September 2011
Volume 11, Issue 11
Vision Sciences Society Annual Meeting Abstract  |   September 2011
The simultaneous and involuntary effect of global feature-based attention on motion sensitivity
Author Affiliations
  • Alex White
    Department of Psychology, New York University, USA
  • Marisa Carrasco
    Department of Psychology, New York University, USA
    Center for Neural Science, New York University, USA
Journal of Vision September 2011, Vol.11, 154. doi:
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      Alex White, Marisa Carrasco; The simultaneous and involuntary effect of global feature-based attention on motion sensitivity. Journal of Vision 2011;11(11):154.

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      © ARVO (1962-2015); The Authors (2016-present)

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Goal: Neural responses to attended feature values such as motion directions are boosted even at ignored locations, in line with the feature-similarity gain principle of Treue & Martinez-Trujillo (1999). Psychophysical and neuroimaging studies have also found effects consistent with the global spread of feature-based attention (FBA) (e.g., Lu & Itti, 2005; Melcher et al., 2005; Serences & Boynton, 2007). However, no study has yet provided direct behavioral evidence for involuntary changes in motion sensitivity that are simultaneous with the deployment of FBA at another location. Methods: Observers (n = 13) performed two tasks simultaneously. In the primary task, observers had to detect a speed change in one of two superimposed dot fields moving in opposite directions. In the attended conditions, the direction in which the speed change could occur was precued. In the neutral condition the speed change was equally likely in either direction. At a random time during the presentation of these primary stimuli, two dot fields appeared in the opposite hemifield. One moved randomly (0% coherence) and the other moved coherently either upwards or downwards. The secondary task was to indicate which dot field contained a coherent motion signal, but its particular direction was task-irrelevant. The amount of coherence was varied to estimate 75% correct thresholds. Results: The secondary task did not require observers to discriminate or selectively attend to the particular direction present. Nonetheless, sensitivity was highest when the direction of the secondary target matched the direction cued in the primary task. Comparison to the neutral condition revealed more enhancement of the attended direction than suppression of the unattended one. These perceptual effects of selective attention to motion direction at a distant location occur involuntarily and simultaneously with the deployment of attention, consistent with known neurophysiological phenomena.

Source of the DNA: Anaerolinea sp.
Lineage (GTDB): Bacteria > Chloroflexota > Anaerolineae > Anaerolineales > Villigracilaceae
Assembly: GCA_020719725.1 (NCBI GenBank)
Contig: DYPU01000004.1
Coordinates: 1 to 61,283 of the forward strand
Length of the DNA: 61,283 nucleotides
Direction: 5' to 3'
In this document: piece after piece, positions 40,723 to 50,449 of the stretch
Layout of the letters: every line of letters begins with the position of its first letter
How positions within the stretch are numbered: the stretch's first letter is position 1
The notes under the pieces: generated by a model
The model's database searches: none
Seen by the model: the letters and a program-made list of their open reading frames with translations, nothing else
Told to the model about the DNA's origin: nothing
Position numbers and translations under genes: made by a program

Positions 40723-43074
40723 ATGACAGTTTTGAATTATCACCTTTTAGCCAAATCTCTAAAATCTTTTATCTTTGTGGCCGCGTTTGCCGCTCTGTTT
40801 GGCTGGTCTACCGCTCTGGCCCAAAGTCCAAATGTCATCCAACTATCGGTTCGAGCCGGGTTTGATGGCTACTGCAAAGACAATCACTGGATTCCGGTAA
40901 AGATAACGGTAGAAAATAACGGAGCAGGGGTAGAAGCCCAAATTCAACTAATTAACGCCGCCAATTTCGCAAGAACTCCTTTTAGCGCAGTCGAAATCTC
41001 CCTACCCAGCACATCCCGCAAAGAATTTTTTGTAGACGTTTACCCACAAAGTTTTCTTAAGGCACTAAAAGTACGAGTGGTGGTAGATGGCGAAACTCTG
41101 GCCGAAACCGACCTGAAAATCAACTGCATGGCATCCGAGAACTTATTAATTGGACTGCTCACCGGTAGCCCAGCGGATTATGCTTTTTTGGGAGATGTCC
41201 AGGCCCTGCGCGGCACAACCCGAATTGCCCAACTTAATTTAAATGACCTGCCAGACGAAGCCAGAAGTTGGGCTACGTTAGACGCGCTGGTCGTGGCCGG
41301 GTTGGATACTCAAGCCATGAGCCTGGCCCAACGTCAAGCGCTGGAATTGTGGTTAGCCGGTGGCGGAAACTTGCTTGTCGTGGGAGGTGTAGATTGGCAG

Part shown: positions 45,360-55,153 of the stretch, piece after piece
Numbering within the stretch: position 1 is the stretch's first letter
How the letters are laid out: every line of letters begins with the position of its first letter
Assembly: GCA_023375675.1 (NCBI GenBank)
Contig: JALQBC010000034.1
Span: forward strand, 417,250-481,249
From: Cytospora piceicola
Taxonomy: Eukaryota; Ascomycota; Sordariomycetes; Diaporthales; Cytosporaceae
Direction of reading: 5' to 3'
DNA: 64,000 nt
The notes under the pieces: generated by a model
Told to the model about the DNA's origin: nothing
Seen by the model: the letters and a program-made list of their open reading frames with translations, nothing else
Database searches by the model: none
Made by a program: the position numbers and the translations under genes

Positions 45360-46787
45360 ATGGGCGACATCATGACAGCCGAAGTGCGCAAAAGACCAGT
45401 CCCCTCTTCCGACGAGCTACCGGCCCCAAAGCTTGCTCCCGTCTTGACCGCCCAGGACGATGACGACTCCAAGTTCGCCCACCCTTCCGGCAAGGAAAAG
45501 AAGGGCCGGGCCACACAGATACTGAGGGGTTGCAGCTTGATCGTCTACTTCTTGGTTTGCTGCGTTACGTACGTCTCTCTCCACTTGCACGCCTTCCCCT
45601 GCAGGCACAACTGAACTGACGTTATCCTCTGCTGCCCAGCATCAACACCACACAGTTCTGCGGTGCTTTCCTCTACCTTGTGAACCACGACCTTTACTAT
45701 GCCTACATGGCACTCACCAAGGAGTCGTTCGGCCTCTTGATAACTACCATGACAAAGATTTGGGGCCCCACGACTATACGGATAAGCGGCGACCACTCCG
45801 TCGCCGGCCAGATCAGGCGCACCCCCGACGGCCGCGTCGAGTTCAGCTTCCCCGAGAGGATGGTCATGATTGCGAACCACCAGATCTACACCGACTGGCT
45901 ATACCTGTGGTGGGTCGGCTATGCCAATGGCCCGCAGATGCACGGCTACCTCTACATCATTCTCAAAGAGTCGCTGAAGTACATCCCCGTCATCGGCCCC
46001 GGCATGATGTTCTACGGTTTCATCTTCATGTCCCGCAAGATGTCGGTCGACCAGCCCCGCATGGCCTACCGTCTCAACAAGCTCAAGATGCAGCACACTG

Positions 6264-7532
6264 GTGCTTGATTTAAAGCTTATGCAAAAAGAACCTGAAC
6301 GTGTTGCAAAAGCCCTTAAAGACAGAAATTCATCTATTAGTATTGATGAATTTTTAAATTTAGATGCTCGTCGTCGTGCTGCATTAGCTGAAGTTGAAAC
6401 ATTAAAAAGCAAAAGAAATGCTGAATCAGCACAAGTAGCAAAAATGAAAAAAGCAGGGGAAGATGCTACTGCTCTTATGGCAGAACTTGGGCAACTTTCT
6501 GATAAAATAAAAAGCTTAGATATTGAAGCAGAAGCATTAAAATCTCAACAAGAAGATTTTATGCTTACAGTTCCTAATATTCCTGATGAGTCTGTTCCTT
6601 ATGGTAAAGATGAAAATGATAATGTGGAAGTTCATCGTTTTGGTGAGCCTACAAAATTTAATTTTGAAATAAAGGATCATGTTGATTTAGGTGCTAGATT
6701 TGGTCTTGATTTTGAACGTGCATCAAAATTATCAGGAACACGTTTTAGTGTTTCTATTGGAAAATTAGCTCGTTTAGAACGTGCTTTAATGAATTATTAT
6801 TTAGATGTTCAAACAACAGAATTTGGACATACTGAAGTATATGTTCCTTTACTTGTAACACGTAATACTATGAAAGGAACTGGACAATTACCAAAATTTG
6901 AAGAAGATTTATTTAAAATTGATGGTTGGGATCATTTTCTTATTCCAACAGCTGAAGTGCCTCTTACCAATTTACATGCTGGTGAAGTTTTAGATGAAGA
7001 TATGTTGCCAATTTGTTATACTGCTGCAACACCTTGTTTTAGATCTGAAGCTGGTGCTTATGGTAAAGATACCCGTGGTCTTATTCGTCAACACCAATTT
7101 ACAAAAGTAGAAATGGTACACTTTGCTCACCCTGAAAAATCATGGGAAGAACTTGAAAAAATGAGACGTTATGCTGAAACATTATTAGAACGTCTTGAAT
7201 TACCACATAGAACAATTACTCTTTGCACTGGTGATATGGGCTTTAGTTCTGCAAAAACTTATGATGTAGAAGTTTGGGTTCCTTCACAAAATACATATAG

National Institute of Health Research Grant RO1 EY016200. 

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